Health and Disease
Since the beginning of the 20th century, the Aboriginal population began to recover slowly (see NATIVE PEOPLE, DEMOGRAPHY) as infectious diseases became increasingly brought under control. As an indicator of overall health, the infant mortality rate (the number of deaths under 1 year of age per 1000 live births) has steadily declined, although in the early 1990s the registered Aboriginal population rate was still about twice the national average. The decline among the Inuit has been even steeper, although it remains higher than the Aboriginal rate. However, new health problems have emerged. Violence, suicides and accidents, most of them related to alcohol abuse, now account for as much as a third of all deaths. Chronic, noninfectious diseases such as diabetes and heart disease have assumed increasing importance as a result of changes in such lifestyle factors as diet and physical activity.
As medicine was integrated with other aspects of Aboriginal culture and religion (see NATIVE PEOPLE, RELIGION), it also suffered a decline under the acculturating influences of the dominant Euro-Canadian society and its institutions, especially the churches and the government. However, Aboriginal medicine did not disappear and in recent years there are signs of its resurgence. Traditional healers travel far and wide to serve clients in Aboriginal communities, and there is increasing evidence of collaboration between modern Western physicians and traditional Aboriginal healers, especially in the field of mental health.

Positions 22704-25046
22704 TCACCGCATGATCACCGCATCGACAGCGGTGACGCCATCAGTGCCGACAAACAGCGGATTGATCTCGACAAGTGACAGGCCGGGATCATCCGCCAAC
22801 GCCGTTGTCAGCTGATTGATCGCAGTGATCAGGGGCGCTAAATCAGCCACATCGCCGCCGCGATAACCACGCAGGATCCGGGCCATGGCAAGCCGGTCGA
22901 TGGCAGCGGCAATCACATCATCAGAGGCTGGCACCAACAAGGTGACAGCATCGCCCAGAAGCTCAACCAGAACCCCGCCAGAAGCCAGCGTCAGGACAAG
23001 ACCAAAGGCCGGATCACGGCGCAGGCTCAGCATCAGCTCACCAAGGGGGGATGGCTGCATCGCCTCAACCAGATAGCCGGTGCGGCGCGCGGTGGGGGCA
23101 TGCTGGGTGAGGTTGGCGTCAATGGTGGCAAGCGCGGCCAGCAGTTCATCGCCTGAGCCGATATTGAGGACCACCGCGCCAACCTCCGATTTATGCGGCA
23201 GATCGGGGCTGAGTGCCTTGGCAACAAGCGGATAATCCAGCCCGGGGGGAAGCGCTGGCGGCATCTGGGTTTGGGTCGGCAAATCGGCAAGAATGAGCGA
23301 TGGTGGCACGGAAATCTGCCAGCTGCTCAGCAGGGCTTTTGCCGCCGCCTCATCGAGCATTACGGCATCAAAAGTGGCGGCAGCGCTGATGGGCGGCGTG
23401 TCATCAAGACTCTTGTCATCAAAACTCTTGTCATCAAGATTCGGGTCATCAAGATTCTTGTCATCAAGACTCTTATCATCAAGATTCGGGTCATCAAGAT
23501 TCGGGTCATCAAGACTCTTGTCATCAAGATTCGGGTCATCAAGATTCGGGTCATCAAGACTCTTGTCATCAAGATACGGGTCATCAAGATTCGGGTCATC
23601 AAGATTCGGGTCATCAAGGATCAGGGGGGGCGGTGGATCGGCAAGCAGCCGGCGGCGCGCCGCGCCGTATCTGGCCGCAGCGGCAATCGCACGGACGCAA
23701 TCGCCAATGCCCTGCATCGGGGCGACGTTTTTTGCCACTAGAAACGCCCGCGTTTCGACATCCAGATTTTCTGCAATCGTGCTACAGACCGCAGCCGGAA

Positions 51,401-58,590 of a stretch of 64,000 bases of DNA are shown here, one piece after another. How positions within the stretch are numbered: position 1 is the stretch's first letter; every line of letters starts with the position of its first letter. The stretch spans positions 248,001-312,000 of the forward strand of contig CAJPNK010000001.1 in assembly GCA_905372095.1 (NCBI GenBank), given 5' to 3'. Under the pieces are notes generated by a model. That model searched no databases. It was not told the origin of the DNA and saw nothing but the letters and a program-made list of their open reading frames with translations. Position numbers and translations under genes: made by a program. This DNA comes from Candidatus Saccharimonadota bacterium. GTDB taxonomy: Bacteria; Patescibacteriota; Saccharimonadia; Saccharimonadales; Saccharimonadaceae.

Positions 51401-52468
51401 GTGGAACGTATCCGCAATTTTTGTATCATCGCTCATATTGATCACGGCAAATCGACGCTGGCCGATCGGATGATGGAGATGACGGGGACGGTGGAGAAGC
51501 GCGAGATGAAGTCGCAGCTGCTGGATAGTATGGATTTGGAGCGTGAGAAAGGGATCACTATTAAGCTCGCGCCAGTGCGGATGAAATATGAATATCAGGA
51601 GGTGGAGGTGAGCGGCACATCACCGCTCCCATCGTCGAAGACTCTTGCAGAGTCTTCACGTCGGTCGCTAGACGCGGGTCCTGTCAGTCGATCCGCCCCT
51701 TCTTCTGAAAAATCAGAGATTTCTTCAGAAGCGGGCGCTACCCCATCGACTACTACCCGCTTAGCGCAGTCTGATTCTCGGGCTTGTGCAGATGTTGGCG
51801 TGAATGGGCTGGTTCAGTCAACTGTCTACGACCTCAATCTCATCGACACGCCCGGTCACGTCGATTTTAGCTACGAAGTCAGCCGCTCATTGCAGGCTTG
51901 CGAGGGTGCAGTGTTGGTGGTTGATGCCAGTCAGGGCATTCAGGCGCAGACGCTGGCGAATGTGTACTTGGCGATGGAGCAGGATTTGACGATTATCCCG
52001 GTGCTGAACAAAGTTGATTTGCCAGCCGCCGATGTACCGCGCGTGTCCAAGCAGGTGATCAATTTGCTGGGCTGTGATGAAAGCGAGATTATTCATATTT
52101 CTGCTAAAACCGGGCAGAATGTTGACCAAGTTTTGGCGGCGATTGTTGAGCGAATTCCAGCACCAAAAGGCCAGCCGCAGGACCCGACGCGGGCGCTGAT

Health Care Delivery
A rudimentary Aboriginal health service has been in existence since the early 1900s. After the Second World War, health care for Aboriginal people on reserves and all residents of the Northwest Territories was transferred to the Medical Services Branch of the federal health department, with a phenomenal increase in budget, staff and facilities. Over the past two decades the federal government has initiated a process of "transfer of control" to Aboriginal communities and regional organizations and health care has become an integral aspect of Aboriginal self-determination.
Author T. KUE YOUNG
Royal Commission on Aboriginal Peoples, The Path to Healing: Report of the National Round Table on Aboriginal Health and Social Issues (1993); T. Kue Young, The Health of Native Americans: Toward a Biocultural Epidemiology (1994); Jame B. Waldram, D. Ann Herring and T. Kue Young, Aboriginal Health in Canada: Historical, Cultural, and Epidemiological Perspectives (1995).
Links to Other Sites
Canadian Aboriginal Writing and Arts Challenge
The website for the Canadian Aboriginal Writing and Arts Challenge, which features Canada's largest essay writing competition for Aboriginal youth (ages 14-29) and a companion program for those who prefer to work through painting, drawing and photography. See their guidelines, teacher resources, profiles of winners, and more. From the Historica-Dominion Institute.
Juvenile Diabetes Research Foundation Canada